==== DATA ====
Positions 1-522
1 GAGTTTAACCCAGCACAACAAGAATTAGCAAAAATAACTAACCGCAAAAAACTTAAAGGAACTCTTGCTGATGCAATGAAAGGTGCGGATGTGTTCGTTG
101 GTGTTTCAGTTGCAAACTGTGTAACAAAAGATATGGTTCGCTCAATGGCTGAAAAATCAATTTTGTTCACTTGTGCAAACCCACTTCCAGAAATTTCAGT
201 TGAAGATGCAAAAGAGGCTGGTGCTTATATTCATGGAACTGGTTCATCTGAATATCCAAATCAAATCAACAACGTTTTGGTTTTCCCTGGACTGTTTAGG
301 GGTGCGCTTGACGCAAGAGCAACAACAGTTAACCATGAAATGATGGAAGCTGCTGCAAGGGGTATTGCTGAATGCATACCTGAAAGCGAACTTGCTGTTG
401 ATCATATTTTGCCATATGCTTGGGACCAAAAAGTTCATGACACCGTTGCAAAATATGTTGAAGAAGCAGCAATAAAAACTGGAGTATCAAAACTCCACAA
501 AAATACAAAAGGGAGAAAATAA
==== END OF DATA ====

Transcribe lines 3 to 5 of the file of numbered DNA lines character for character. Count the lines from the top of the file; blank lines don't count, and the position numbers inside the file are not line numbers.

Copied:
101 GTGTTTCAGTTGCAAACTGTGTAACAAAAGATATGGTTCGCTCAATGGCTGAAAAATCAATTTTGTTCACTTGTGCAAACCCACTTCCAGAAATTTCAGT
201 TGAAGATGCAAAAGAGGCTGGTGCTTATATTCATGGAACTGGTTCATCTGAATATCCAAATCAAATCAACAACGTTTTGGTTTTCCCTGGACTGTTTAGG
301 GGTGCGCTTGACGCAAGAGCAACAACAGTTAACCATGAAATGATGGAAGCTGCTGCAAGGGGTATTGCTGAATGCATACCTGAAAGCGAACTTGCTGTTG